“Here is vintage J. I. Packer accompanied by some younger friends. The magisterial but too-little-known essay ‘What Did the Cross Achieve?’ is itself worth the price of the whole book. And there is much more besides. Here, then, are gospel riches, and In My Place Condemned He Stood marks the spot where the buried treasure lies. Start digging!”
Sinclair B. Ferguson, Senior Pastor, First Presbyterian Church, Columbia, South Carolina
“The essays in this volume by Packer and Dever are some of the most important things I have ever read. If you want to preach in such a way that results in real conversions and changed lives, you should master the approach to the cross laid out in this book.”
Tim Keller, Senior Pastor, Redeemer Presbyterian Church, New York City
“This book contains some of the finest essays that have ever been written on the death of Christ.”
David F. Wells, Professor of Historical and Systematic Theology, Gordon-Conwell Theological Seminary
“Every student and pastor should own this volume, for the contents are so precious that they deserve more than one reading.”
Thomas R. Schreiner, Professor of New Testament Interpretation, The Southern Baptist Theological Seminary
“Writing with the precision of learned theologians and the passion of forgiven sinners, J. I. Packer and Mark Dever explain the meaning of atonement, substitution, and propitiation—not just as words, but as saving benefits we can only receive from a crucified Savior.”
Philip Graham Ryken, Senior Minister, Tenth Presbyterian Church, Philadelphia
With a humble respect for God's Word, Francis Chan and Preston Sprinkle address the deepest questions you have about eternal destiny. They've asked the same questions. Like you, sometimes they just don't want to believe in hell. But as they write, "We cannot afford to be wrong on this issue."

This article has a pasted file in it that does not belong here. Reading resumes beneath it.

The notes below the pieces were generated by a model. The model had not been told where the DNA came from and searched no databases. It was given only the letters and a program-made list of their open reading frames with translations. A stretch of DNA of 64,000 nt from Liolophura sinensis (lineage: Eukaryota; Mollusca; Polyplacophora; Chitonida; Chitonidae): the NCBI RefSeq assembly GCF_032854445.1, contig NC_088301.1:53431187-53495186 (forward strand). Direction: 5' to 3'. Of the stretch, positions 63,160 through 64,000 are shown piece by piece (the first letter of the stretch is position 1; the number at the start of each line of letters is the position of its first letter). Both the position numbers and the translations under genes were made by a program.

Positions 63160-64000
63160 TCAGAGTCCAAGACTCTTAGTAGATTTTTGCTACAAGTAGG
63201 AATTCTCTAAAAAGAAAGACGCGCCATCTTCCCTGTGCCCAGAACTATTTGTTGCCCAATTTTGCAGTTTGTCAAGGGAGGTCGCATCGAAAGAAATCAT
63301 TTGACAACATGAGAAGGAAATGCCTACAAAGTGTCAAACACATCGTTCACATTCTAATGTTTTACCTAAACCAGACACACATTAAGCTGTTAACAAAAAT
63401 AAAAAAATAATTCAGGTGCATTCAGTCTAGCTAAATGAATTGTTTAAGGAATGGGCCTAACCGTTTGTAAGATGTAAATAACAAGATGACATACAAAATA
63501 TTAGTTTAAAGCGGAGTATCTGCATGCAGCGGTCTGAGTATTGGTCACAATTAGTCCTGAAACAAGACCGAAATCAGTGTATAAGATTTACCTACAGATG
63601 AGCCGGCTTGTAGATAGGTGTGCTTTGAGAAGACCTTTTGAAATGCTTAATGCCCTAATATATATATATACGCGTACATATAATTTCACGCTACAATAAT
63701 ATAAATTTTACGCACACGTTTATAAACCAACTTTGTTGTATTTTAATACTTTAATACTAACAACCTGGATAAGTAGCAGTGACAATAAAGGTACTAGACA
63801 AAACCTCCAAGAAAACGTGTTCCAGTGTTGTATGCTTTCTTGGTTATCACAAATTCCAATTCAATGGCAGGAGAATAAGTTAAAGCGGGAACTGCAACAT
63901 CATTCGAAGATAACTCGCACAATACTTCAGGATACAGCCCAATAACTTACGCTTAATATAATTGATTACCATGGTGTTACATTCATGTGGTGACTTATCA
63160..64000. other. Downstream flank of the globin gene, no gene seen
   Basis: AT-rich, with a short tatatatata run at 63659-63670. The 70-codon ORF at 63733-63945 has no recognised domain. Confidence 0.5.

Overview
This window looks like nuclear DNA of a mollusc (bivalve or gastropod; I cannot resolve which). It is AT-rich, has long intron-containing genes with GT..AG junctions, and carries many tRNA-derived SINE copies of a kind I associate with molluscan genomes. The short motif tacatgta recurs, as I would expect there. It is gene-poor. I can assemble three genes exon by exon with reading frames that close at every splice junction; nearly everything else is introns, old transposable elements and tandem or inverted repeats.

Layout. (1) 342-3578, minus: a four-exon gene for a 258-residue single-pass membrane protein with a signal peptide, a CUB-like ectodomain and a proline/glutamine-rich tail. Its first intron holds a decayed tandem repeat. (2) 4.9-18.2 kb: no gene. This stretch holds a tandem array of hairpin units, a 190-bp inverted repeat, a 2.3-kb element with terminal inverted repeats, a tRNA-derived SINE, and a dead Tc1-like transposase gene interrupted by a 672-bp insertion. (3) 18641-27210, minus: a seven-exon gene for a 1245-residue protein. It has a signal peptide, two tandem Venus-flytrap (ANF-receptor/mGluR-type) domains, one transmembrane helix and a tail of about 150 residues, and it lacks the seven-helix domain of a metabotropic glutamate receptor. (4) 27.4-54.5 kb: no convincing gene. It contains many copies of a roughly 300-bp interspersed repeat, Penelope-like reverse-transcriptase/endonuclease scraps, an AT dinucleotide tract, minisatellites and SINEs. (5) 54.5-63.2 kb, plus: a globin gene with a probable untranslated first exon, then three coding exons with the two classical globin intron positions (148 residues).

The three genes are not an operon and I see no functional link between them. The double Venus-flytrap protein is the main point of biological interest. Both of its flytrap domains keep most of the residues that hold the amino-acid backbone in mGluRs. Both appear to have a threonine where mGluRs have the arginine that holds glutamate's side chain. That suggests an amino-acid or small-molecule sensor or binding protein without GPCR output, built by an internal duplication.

This is not a book about who is saying what. It's a book about what God says. It's not a book about impersonal theological issues. It's a book about people who God loves. It's not a book about arguments, doctrine, or being right. It's a book about the character of God.
Erasing Hell will immerse you in the truth of Scripture as, together with the authors, you find not only the truth but the courage to live it out.
Through vivid imagery, John writes Revelation to reveal the end of human history, the return of Christ, and the establishment of a new heaven and a new earth. Revelation message of hope assures Christians that God is in sovereign control of all past, present, and future events, and that Jesus Christ will judge the lost and rule in ultimate victory over all human and demonic opposition.
The Mac Arthur Study Guide Series provides a twelve week, verse-by-verse examination of the books of the New Testament. This revised and updated series continues to be one of the best-selling study guides currently available for individuals or small groups.
Features Include:Twelve week studyThought-provoking questionsVerse-by-verse commentarySpace provided for note-taking
In this exciting and innovative book, L. Gregory Jones argues that neither of these extreme views is appropriate and shows how practices of Christian forgiveness are richer and more comprehensive than often thought. Forgiveness, says Jones, is a way of life that carries with it distinctive concepts of love, community, confession, power, repentance, justice, punishment, remembrance, and forgetfulness.
In Part 1 of Embodying Forgiveness Jones first recounts Dietrich Bonhoeffer's own struggle against the temptation to make forgiveness either too easy or too difficult in his thought and, even more, in his life and death at the hands of the Nazis. Jones then considers each of these temptations, focusing on the problem of "therapeutic" forgiveness and then forgiveness's "eclipse" by violence. Part 2 shows why a trinitarian identification of God is crucial for an adequate account of forgiveness. In Part 3 Jones describes forgiveness as a craft and analyzes the difficulty of loving enemies. He deals particularly with problems of disparities in power, impenitent offenders, and the relations between forgiveness, accountability, and punishment. The book concludes with a discussion of the possibility of certain "unforgiveable" situations.
Developing a strong theological perspective on forgiveness throughout, Jones draws on films and a wide variety of literature as well as on Scripture and theological texts. In so doing, he develops a rich and comprehensive exploration of what it truly means to embody Christian forgiveness.